Surviving trauma

In light of recent bushfire events, we asked our Board member, Tina Philip OAM Mental Health, to provide some information that may help with our own recovery, and to support others.


If you require information to support children who have been affected by bushfires, read the linked article from the Australian Psychological Society . Our Psychologist is available to provide counselling for children and young people - please contact the office for an appointment.


What to expect after experiencing an abnormal and traumatic event

Traumatic events such as the recent bushfires across the state can have a huge emotional and physical impact on individuals and families. Not only those directly involved such as emergency service workers / volunteers, those who have lost their homes / possessions but also those who have witnessed the event first hand, have heard about the disaster or know of those who have been affected can experience a range of physical and emotional symptoms that are difficult to understand and manage.


It is important to remember that everyone’s reaction will vary in intensity and duration as do their needs and supports. A priority initially may be for food, clothing, finances, housing or shelter. Once this is in place people will be more open to emotional or psychological support.


Hopefully this article will give you some reassurance that the experiences you are feeling are not signs of weakness but common reactions to a major trauma.


Normal reactions can be physical, psychological or emotional with common reported signs as follows:


Physical signs

- Sleep disturbance

- Headaches

- Nausea

- Change of appetite

- Tiredness or lethargy

- Susceptible to colds and illness

- Feeling on edge or easily startled

- Increase in alcohol, drug use or overeating


Psychological/emotional signs

- Shock or disbelief

- Fear and anxiety

- Grief / denial

- Numbness

- Sadness /crying or depressed mood

- Hyper alertness or hypervigilance

- Anger, rage or frustration

- Worrying excessively about the future

- Feelings of helplessness and hopelessness

- Nightmares

- Flashbacks

- Poor concentration and memory

- Poor self-worth, feeling inadequate or weak

- Feelings of guilt including survivor guilt

- Resurfacing of past traumas

- Believing that the world is dangerous with feelings of doom


These reactions can be triggered by people, places or things associated with the trauma. Again it is important not to avoid this altogether but you may want to limit your exposure to media such as television, Facebook etc.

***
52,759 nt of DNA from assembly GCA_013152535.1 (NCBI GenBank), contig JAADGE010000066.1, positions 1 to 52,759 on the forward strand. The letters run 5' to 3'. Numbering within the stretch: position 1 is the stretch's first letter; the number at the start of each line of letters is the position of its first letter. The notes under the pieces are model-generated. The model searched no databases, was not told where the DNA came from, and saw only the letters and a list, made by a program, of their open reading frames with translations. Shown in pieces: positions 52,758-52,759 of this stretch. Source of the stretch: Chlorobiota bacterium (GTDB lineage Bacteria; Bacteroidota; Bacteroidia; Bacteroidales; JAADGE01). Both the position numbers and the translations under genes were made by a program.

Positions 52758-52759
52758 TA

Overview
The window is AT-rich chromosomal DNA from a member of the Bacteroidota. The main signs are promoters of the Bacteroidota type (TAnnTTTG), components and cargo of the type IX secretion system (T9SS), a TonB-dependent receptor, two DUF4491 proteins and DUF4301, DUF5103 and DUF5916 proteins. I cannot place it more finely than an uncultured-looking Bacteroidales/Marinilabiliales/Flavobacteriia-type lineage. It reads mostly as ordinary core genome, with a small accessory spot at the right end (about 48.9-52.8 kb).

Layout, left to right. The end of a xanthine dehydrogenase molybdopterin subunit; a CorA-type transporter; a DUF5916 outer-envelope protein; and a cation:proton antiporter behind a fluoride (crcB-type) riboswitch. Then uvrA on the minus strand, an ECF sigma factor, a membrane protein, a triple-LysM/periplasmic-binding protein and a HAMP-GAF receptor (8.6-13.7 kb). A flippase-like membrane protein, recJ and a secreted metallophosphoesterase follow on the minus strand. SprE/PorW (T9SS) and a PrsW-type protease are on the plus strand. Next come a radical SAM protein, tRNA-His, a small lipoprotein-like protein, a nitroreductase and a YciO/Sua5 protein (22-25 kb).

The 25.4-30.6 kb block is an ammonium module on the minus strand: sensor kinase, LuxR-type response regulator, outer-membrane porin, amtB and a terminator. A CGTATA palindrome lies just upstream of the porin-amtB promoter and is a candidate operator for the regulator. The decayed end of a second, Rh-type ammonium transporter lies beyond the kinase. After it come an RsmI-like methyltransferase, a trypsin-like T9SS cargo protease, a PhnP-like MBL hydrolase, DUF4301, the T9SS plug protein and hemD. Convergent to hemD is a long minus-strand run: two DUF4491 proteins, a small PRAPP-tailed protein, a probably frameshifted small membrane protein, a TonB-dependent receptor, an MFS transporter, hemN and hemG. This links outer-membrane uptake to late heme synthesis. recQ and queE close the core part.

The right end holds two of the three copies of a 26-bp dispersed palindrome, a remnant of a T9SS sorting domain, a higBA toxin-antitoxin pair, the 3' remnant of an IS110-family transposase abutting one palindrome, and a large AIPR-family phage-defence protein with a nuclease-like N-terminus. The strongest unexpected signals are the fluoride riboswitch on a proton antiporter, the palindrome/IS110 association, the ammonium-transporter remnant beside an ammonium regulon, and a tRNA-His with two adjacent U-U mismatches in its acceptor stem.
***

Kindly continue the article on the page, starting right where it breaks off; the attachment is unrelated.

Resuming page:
Remember that your reactions are normal and there are ways to alleviate your distress.


What is helpful

Firstly most people will get through this with the help of family and friends however some may require professional help.


Helpful techniques

- Talk about the event to empathetic listeners including those who have also experienced the trauma.

- Hug the ones you love and let them hug you (this includes pets).

- Return to your normal routine as quickly as possible. This includes your usual diet and exercise as well as work, education, sport, interests etc.

- Get some sleep. If you are having difficulty sleeping try to introduce relaxation techniques.

- Meditation, Yoga and mindfulness are all helpful strategies.

- Ask for support. You are the best judge of what you need at this time.

- Make time for yourself – acknowledge when you need time out and then organise a break. Sometimes 30 minutes can be enough to help recharge and refocus.

- Do normal things, meet friends for coffee, go for a walk, go to the movies.


Lastly, give yourself time. It will take weeks, possibly months to accept what has happened and how to live with it. You may need to grieve.


When to seek professional help

As mentioned previously, family and friends will probably see you through. Many people find that the feelings they experience gradually reduce over time, generally over the first 4 to 6 weeks.


You may need to seek professional help if your feelings are uncontrollable and difficult to bear or they continue for too long.


Where to seek professional help

- Local GPs

- Local hospitals, Moruya 4474 2666, Batemans Bay 4475 1500

- Eurobodalla Recovery Centre at Batemans Bay Soldiers Club

- Lifeline 13 11 14

- Mental Health Services 1800 011 511

- Beyond Blue 1300 224 636

- Kids Helpline 1800 55 1800

- Private Psychology Services

- Head to Health (www.headtohealth.gov.au)


NB If you or your child/children are already linked with a psychologist or other mental health professional please do not hesitate to contact them.

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© 2016 Muddy Puddles

1A Melaleuca Crescent, Catalina NSW 2536

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